Several sources stated that the phrase once in a lifetime was first recorded in 1854, and can mean an event or opportunity that literally will not be repeated within one’s lifetime, or more usually, is an exaggeration that refers to an event or opportunity that happens very infrequently.
Once in a lifetime, or some may say once in a blue-moon are both idioms which refers to an experience or an event which is very special, usual or rare.
In event management, the term ‘once-in-a-lifetime’ is used to refer to a specific group of special or unique events. It is believed that one of the most important things about event is that it is often a highlight of a person’s life. This is not to be taken lightly. Special events could be seen in the form of a significant birthday, a wedding, a graduation or a christening, they are so important to the main participants that nothing must go wrong. If something does go wrong, it cannot always be easily rectified. You simply cannot afford to see the bride crying over a horrible incident that ruined her wedding dress or a guest who gets food positioned at her wedding and on her wedding day. The offer to ‘come back again at our expense’ just doesn’t work! Therefore, it is crucial that event manager/planner takes responsibility for ensuring that the event, regardless of the size, is a success, as there is often only one chance to get it right (*).
Speaking about Special Events, what are they exactly?
Special events is a very broad umbrella term used to describe non-corporate and non-trade events. The special events sector of the industry broadly consists of private events, sporting events, public events, and fairs & festivals. They are considered ‘special’ events because they are outside of the host’s normal business, program, or activity (**)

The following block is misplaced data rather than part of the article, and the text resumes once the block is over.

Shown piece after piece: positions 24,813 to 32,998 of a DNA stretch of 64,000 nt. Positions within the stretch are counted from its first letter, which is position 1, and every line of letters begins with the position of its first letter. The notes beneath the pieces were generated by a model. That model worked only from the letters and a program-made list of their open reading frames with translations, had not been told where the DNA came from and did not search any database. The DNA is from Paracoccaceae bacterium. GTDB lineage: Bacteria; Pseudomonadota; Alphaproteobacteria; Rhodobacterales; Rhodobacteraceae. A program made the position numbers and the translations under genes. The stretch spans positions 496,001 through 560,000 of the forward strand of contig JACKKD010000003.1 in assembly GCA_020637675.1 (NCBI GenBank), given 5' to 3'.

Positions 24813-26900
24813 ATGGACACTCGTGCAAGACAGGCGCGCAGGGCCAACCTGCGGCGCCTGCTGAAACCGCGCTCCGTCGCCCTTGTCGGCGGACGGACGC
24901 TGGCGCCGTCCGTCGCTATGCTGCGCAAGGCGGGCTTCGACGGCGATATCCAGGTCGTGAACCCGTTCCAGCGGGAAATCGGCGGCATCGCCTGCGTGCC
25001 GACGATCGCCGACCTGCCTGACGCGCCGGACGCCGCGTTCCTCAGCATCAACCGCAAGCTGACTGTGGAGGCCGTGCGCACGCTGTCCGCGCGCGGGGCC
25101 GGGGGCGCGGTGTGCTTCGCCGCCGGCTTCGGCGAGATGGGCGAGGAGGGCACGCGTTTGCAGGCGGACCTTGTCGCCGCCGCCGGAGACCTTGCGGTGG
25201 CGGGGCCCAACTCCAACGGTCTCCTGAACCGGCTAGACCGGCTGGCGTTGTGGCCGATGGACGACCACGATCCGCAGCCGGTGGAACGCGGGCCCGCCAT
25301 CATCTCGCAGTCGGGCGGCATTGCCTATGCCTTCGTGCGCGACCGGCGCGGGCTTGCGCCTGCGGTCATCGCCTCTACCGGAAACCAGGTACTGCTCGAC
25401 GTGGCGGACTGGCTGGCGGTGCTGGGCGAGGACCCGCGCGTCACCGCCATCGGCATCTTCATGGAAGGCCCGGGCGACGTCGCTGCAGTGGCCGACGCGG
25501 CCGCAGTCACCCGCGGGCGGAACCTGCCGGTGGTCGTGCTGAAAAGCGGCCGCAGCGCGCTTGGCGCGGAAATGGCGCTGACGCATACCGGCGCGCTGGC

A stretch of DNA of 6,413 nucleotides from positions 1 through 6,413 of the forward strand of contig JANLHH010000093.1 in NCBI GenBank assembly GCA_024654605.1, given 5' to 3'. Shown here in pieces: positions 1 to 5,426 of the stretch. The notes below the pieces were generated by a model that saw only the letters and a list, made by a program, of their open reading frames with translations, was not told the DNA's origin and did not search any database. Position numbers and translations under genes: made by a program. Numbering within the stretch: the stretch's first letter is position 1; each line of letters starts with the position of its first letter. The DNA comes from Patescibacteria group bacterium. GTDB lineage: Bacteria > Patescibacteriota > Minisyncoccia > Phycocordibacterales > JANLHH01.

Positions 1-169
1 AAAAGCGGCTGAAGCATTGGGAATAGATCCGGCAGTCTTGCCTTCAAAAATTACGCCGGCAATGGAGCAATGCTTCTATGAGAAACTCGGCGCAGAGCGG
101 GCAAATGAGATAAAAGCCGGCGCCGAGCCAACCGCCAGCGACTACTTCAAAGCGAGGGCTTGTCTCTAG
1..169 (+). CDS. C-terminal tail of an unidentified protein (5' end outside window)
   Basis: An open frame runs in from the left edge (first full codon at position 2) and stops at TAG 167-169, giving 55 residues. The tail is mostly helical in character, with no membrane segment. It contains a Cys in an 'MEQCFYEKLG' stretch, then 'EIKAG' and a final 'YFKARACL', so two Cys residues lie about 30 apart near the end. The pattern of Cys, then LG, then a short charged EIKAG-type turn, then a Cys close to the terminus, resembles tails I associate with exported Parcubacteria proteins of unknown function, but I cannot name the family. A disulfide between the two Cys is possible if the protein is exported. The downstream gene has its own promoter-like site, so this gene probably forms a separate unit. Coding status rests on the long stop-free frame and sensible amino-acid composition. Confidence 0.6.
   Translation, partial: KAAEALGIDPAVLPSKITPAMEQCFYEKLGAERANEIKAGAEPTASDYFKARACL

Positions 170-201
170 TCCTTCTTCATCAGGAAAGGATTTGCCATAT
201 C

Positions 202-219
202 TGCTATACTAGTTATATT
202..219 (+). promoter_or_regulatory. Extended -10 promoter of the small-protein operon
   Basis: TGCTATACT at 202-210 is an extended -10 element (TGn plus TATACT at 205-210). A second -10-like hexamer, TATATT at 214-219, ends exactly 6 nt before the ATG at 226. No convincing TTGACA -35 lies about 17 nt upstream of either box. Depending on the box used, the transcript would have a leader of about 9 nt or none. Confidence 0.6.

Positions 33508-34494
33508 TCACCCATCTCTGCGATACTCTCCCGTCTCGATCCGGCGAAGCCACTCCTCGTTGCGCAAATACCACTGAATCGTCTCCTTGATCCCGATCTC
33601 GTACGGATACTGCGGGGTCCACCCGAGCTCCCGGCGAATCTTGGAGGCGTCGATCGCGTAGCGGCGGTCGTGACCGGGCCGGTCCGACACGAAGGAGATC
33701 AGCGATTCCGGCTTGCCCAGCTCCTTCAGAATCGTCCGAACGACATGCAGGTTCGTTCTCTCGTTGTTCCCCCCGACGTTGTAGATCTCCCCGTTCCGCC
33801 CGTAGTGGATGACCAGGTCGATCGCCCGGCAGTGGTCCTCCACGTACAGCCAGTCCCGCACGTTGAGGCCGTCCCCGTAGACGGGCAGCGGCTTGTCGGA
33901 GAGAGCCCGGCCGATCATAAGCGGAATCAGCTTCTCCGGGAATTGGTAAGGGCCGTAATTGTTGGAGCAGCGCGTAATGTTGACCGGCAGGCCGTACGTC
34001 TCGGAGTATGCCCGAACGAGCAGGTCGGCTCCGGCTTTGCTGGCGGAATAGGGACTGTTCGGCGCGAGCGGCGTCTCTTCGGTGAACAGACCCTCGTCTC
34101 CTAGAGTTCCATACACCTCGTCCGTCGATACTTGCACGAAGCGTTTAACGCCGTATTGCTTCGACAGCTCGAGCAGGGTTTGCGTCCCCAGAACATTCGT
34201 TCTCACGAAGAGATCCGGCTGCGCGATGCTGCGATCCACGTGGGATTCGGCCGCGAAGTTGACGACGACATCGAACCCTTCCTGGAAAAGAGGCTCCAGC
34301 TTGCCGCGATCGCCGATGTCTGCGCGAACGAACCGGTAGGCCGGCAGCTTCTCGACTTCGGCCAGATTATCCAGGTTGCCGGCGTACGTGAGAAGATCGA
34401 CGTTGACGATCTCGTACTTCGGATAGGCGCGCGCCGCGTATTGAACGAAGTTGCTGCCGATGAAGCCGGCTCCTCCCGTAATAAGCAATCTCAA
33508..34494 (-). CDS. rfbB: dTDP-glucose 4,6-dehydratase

Special events are generally hospitality or entertainment-based, and are therefore of a social, rather than business, nature. That’s not to say they don’t still have business objectives; while some are purely celebratory, many are held for the purpose of marketing, advertising, promotion, and sales.
As such, the four main categories encompass many different types of events—some of which make up entire sub-sectors of the event industry in their own right, such as brand marketing or fundraising events.
While many special events can be classed in more than one category, ultimately, an event should be defined by its primary purpose, rather than just its format.
Do events even have characteristics?
The answer is Yes they do! You maybe able to define whether the event is special/once-in-a-life-time based on the following characteristics (***):
-They are often ‘one in a life time’ experiences for the participants
-They are generally expensive to stage
-They usually take place over a short time span
-They require careful planning
-They often take place once only. (However, many events are held annually, often at the same period of the year)
-They carry a high level of risk, including financial and safety risk
There is often a lot at stake for those involved, including the event management team.
It is important to emphasize that everyone who involves in every stage of the event is a performance, whether they are an athlete or an entertainer or a technician or a security guard, all want to deliver their best performance. A bride only wants the day to be perfect in everyway. A birthday girl may just want to have lots of Hello Kitty Balloons at her party. Someone might want to see the world on their graduation day but not that particular cousin to attend. The marketing and design team just want to see their product visibility in the best possible lighting and images.
What events that you have got to experience that makes you think that they are so special? Do you think weddings are a type of once-in-a-lifetime event?
(*) (***) – Event Management: For Tourism, Cultural, Business and Sporting Events – 5th Edition (2018)